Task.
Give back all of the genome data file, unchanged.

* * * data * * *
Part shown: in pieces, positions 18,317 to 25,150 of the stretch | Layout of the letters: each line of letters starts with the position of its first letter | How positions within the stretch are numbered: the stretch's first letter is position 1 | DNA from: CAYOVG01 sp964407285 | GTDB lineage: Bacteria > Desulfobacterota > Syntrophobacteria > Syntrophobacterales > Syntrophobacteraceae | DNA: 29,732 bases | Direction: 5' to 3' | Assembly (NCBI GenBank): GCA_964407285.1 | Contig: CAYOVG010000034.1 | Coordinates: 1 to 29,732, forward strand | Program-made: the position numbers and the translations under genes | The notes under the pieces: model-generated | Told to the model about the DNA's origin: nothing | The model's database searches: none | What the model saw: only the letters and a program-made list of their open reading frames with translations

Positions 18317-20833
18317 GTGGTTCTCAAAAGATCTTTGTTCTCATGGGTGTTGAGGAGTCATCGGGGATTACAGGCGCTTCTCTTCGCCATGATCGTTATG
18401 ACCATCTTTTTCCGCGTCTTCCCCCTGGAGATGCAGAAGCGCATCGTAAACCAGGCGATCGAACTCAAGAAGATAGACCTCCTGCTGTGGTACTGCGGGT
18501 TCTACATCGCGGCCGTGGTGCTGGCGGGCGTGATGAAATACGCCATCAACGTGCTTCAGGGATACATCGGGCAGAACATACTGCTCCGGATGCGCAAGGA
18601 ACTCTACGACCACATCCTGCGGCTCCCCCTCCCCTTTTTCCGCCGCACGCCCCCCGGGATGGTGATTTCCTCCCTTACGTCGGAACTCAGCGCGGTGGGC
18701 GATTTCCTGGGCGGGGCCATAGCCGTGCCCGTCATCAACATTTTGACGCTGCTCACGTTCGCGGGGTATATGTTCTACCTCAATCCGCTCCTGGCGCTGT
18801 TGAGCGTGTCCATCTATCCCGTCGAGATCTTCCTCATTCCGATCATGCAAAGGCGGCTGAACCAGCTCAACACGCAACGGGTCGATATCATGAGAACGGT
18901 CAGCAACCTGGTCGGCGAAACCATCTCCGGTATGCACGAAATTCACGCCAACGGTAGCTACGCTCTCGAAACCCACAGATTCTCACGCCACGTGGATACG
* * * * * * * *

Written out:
Part shown: in pieces, positions 18,317 to 25,150 of the stretch | Layout of the letters: each line of letters starts with the position of its first letter | How positions within the stretch are numbered: the stretch's first letter is position 1 | DNA from: CAYOVG01 sp964407285 | GTDB lineage: Bacteria > Desulfobacterota > Syntrophobacteria > Syntrophobacterales > Syntrophobacteraceae | DNA: 29,732 bases | Direction: 5' to 3' | Assembly (NCBI GenBank): GCA_964407285.1 | Contig: CAYOVG010000034.1 | Coordinates: 1 to 29,732, forward strand | Program-made: the position numbers and the translations under genes | The notes under the pieces: model-generated | Told to the model about the DNA's origin: nothing | The model's database searches: none | What the model saw: only the letters and a program-made list of their open reading frames with translations

Positions 18317-20833
18317 GTGGTTCTCAAAAGATCTTTGTTCTCATGGGTGTTGAGGAGTCATCGGGGATTACAGGCGCTTCTCTTCGCCATGATCGTTATG
18401 ACCATCTTTTTCCGCGTCTTCCCCCTGGAGATGCAGAAGCGCATCGTAAACCAGGCGATCGAACTCAAGAAGATAGACCTCCTGCTGTGGTACTGCGGGT
18501 TCTACATCGCGGCCGTGGTGCTGGCGGGCGTGATGAAATACGCCATCAACGTGCTTCAGGGATACATCGGGCAGAACATACTGCTCCGGATGCGCAAGGA
18601 ACTCTACGACCACATCCTGCGGCTCCCCCTCCCCTTTTTCCGCCGCACGCCCCCCGGGATGGTGATTTCCTCCCTTACGTCGGAACTCAGCGCGGTGGGC
18701 GATTTCCTGGGCGGGGCCATAGCCGTGCCCGTCATCAACATTTTGACGCTGCTCACGTTCGCGGGGTATATGTTCTACCTCAATCCGCTCCTGGCGCTGT
18801 TGAGCGTGTCCATCTATCCCGTCGAGATCTTCCTCATTCCGATCATGCAAAGGCGGCTGAACCAGCTCAACACGCAACGGGTCGATATCATGAGAACGGT
18901 CAGCAACCTGGTCGGCGAAACCATCTCCGGTATGCACGAAATTCACGCCAACGGTAGCTACGCTCTCGAAACCCACAGATTCTCACGCCACGTGGATACG